(Thomas Hieronymus Towhey, Catchechism, oil on canvas, 60″x 72″, $4,000)
In 1924 French poet, André Breton published the Surrealist Manifesto founding a genre of art and thought that is still relevant today. He defined surrealism as,
“Psychic automatism in its pure state, by which one proposes to express — verbally, by means of the written word, or in any other manner — the actual functioning of thought. Dictated by thought, in the absence of any control exercised by reason, exempt from any aesthetic or moral concern.”
Psychic automatism is a sort of expressive stream of consciousness, unedited and unguided by any external concerns. Automatism in practice is as problematic as meditation.
“Meditation is a word that has come to be used loosely and inaccurately in the modern world. That is why there is so much confusion about how to practice it. Some people use the word meditate when they mean thinking or contemplating; others use it to refer to daydreaming or fantasizing.” (https://yogainternational.com/article/view/the-real-meaning-of-meditation)
The parallels are apt, people practice both for the same reason, accessing some aspect of the subconscious. The debate about the purpose and value of both seems to turn on whether the subscious is more indicative and trustworthy than rational thought.
The surrealist movement was radical in its estimation of the subconscious as superior to reason—thus “sur“—above, on, over reality. In the context of 1924, this probably was a reaction to Sigmund Freud’s newly posited theories about psychopathology and treatment as well as the interwar milieu of geopolitical and economic instability resulting from the redrawn map, depletion of capital, antagonistic reparations, shift from wartime industry, and general fatigue. Reality simply wasn’t that great, there had to be something better, like the subconscious. Thus, surrealism can be argued as at best a redemptive effort to find the higher ground of existence, or at least as simple escapism into introspection.
The effect of surrealism is complicated by the artist’s rational assumptions or incorporated reasoning. The art of Salvador Dali is widely thought to be premised on an assumed primacy of sexuality in the subconscious, and René Magritte’s art intentionally challenged perceptions as much by what was omitted as by what was included. Through this more intentional, often representational, approach, surrealism evolved to be less psycho-automatic or revelatory of the artist’s psyche and more contrived to be revelatory of the viewer’s.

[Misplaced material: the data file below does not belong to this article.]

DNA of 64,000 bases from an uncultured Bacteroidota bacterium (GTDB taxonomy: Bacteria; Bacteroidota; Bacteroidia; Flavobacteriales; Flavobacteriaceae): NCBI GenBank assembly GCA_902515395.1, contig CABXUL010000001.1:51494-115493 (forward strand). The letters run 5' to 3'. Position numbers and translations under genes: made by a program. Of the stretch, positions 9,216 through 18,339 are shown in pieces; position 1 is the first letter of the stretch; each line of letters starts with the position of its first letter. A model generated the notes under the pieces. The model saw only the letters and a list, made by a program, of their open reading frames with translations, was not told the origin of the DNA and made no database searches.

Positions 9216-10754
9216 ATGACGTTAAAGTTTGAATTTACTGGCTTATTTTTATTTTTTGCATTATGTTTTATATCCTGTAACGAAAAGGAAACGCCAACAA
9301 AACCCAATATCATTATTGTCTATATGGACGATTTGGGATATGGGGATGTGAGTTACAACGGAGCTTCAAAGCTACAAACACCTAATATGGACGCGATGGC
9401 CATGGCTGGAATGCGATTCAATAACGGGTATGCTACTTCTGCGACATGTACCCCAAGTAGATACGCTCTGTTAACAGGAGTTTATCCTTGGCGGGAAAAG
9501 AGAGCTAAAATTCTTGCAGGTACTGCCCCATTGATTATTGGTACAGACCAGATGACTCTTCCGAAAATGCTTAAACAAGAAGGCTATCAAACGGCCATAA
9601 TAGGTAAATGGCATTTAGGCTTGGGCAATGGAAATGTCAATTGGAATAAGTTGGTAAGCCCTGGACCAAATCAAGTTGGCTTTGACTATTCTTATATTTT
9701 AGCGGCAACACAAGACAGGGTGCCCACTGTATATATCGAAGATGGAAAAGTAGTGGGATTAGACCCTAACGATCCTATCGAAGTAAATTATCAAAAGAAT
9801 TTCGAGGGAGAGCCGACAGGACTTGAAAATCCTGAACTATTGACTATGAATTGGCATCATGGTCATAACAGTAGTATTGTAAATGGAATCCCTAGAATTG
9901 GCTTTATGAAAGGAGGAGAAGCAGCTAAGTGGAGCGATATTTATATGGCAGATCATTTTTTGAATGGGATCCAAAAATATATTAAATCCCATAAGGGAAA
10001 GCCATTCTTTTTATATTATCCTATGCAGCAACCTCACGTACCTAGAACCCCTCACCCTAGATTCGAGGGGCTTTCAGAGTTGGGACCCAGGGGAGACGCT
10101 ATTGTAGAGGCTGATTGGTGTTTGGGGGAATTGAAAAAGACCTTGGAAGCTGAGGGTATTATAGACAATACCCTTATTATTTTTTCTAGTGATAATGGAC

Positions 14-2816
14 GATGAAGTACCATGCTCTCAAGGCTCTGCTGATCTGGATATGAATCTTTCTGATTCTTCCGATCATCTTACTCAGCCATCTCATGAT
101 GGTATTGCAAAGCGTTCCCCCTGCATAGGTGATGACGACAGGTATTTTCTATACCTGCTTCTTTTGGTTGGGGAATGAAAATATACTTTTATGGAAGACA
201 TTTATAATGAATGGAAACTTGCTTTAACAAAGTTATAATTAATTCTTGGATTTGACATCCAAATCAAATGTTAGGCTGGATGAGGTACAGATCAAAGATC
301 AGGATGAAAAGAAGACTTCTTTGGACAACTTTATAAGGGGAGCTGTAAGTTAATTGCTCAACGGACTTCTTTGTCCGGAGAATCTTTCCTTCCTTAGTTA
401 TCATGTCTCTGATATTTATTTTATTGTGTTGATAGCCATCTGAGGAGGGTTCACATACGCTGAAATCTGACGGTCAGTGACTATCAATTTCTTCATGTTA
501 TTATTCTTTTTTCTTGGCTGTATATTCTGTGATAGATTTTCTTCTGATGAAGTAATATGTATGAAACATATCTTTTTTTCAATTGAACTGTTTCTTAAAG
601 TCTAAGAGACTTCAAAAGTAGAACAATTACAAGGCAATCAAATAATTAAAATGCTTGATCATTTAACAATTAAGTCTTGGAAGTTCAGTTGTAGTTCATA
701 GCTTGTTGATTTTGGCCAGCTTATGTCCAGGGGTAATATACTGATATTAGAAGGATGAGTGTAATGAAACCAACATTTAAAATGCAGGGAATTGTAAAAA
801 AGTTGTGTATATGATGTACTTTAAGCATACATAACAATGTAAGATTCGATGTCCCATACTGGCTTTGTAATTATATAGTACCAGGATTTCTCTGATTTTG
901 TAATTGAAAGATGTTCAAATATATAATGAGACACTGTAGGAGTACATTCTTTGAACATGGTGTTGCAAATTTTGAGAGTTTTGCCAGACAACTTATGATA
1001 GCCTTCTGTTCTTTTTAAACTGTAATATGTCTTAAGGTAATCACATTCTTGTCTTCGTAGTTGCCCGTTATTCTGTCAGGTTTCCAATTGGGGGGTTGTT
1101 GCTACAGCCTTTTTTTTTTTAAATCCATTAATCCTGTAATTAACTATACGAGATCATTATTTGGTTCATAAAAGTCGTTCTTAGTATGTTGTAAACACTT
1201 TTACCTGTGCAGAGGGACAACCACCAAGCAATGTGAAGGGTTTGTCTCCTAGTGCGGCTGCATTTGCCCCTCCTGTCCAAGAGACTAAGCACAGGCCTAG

Indeed to some extent all art seeks a surrealistic reaction from the viewer, a core and basic reaction that can be as simple and irrationally explicit as “I don’t know why, I just like it,” or as enlightening as an epiphany clarifying reality with a symbolic experience. In Towhey’s painting it is up to the viewer whether the nun’s tether is depriving the children of their humanity or saving them from a fall from grace, or is part of an entirely different narrative. The viewer’s subconscious reaction can be conflagrated or obscured by their rational thought, or not. The painting is merely a ticket for that ride.
Surrealism deliberately gives us “alternative facts,” which like all distortion ironically makes clearer the rational truth by contrast. Whether the alternative facts, of themselves or in effect, are superior to or truer than reality is debatable; and that debate gives surrealism its enduring and provocative value.
Towhey’s painting and other surrealistic works can be seen at the gallery through February 18th in “RESOLUTIONS | More Art,” an exhibit of more than 20 artists, curated into a cohesive collection.